A road seen in the middle of a desert and surrounded by mountains in the distance.

Source: Peter Mizsak/Unsplash

The end of 2023 and 2024 has also seen high levels of rain, which has allowed Lake Shasta to remain full, as seen in these NASA satellite images.


Full Reservoirs Around California

Lake Shasta isn’t the only California reservoir now at full capacity. Lake Oroville, the second largest reservoir in the state, has also reached full capacity — and again for the second year in a row.

Lake Oroville in California seen in the daytime by green trees and grass.

Source: Manny Becerra/Unsplash

NASA’s Earth Observatory has stated that Lake Oroville is actually at 128% of its average capacity this year.


Upcoming Wet Years?

It’s hard, if not impossible, for experts to see far into the future and accurately understand if California will have another beneficial wet water year to help keep its water worries away.

Rain and fog seen on a beach in California.

Source: Wonderlane/Unsplash

Even this last winter period didn’t see as much rainfall as seen in 2023 in the state. However, since Lake Shasta was already relatively full, it didn’t take as much rain to finally reach that full capacity.


Water Worries Remain

Because experts can only wait and see what the weather brings, water worries remain for many officials in California.

A California reservoir seen during a drought surrounded by dry desert land.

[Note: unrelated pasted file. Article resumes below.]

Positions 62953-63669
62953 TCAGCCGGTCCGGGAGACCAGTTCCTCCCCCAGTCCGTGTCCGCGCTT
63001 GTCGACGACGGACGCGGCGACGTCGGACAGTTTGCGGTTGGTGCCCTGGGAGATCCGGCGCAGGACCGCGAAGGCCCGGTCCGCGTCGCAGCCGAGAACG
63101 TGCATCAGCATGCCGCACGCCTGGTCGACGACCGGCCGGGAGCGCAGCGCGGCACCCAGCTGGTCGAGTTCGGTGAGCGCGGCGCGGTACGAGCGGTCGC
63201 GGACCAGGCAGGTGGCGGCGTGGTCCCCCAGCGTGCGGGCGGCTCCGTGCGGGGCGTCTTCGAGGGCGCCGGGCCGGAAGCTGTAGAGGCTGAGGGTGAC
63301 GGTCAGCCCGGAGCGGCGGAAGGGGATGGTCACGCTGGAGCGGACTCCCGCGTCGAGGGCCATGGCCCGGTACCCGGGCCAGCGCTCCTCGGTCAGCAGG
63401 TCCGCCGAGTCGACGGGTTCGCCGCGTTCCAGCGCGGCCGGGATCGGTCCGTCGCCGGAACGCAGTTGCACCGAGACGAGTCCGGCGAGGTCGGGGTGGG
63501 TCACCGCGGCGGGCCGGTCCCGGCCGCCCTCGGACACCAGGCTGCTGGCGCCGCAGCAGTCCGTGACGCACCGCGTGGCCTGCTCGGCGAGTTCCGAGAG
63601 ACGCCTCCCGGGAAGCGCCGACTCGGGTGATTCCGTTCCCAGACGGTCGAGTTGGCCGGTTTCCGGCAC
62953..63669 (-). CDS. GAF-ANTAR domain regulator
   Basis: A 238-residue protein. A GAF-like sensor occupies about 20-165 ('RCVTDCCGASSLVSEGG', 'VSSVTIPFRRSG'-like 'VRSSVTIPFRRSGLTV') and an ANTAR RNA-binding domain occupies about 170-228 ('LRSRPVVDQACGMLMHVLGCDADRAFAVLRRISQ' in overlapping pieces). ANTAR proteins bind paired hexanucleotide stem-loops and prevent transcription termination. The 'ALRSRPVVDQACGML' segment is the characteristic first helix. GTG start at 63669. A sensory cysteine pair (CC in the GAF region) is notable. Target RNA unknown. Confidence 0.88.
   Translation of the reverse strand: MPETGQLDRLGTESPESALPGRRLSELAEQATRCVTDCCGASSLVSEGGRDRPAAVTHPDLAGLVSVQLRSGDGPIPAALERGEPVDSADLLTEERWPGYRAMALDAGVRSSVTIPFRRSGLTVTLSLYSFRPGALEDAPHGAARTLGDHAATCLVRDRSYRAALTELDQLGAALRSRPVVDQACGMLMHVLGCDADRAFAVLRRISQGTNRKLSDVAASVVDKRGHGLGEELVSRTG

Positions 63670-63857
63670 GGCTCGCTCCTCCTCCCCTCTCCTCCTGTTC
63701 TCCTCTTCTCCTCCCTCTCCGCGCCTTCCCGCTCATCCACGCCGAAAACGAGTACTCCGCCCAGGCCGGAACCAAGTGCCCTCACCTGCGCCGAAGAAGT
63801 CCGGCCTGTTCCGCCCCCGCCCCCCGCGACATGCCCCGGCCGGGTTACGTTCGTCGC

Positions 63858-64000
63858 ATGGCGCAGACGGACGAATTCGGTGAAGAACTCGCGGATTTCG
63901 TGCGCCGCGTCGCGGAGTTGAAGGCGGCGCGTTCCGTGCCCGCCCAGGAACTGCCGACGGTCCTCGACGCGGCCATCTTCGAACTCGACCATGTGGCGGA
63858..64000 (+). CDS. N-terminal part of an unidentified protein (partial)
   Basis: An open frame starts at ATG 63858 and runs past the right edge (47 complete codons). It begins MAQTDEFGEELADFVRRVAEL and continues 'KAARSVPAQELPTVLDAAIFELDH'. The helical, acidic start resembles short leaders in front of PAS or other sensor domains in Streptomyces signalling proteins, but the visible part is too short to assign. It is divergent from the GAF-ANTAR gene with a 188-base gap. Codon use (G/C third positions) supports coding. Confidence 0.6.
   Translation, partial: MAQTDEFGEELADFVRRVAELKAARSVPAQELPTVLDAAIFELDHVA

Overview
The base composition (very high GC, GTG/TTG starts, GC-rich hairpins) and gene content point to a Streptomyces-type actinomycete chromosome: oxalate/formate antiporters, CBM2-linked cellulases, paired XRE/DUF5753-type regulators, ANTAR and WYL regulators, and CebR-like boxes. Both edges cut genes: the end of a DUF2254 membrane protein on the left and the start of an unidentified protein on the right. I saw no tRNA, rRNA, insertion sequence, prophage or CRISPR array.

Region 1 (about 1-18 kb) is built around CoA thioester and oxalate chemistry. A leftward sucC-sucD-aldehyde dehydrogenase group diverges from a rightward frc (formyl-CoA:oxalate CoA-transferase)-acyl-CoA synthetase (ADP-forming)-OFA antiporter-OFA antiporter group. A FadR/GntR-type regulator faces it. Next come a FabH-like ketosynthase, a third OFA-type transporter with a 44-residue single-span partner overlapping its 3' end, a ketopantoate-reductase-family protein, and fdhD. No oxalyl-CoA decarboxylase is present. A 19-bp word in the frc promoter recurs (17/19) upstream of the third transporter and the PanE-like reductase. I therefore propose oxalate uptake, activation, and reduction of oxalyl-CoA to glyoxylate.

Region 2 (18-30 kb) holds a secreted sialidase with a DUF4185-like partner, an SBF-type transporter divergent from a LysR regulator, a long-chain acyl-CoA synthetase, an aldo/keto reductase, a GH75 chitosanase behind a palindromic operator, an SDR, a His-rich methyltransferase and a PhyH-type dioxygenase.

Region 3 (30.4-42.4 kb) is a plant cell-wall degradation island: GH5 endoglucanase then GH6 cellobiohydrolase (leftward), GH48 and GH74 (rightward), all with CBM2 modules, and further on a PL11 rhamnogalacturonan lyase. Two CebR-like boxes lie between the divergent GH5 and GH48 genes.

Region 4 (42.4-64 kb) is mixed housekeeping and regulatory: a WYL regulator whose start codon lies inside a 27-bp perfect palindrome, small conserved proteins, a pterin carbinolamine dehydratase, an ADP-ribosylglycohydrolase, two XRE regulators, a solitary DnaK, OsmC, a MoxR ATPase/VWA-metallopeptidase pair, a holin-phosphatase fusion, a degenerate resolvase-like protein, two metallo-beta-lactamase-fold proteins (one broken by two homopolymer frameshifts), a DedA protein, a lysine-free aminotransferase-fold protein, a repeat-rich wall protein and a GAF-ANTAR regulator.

Source: Simon Hurry/Unsplash

The state has a huge population. If another drought occurs, then the state may have to make drastic changes to help try to conserve as much water as possible.


Upcoming Water Projects

As the state’s most recent drought greatly worried many water experts, the government of California has begun to take steps to ensure they don’t find themselves in this dire position again.

An aerial view of the San Joaquin-Sacramento Bay-Delta in the daytime.

Source: Public Domain/Wikimedia Commons

As a result, many water projects are being considered or are already in the works. For example, California Governor Gavin Newsom’s administration recently revealed a $20 billion water tunnel project that would help the state manage water more effectively. 


California’s State Water Project Has Some Disadvantages

However, what Gov. Newsom calls the State Water Project remains highly controversial, and many native tribes and environmentalists have come out against it.

A digital illustration of the proposed California State Water Project


Additionally, many worry that Gov. Newsom’s plan is simply far too expensive. Not only will it cost nearly $20 billion to build, but experts estimate that it will cost the state an additional 600 million a year to run.


Future-Proofing Water Resources

In addition to its water projects, California is planning ahead with new water conservation projects specifically to sustain the high levels at Lake Shasta.

A photograph of three large turquoise water tanks

Source: Freepik

These include advanced rainwater harvesting techniques and improved groundwater management practices aimed at mitigating the impact of potential future droughts.


Public Awareness Campaigns

State agencies have also launched educational campaigns to promote water conservation among Californians.

The logo for California's Save Our Water campaign

Source: @SaveOurWater/Facebook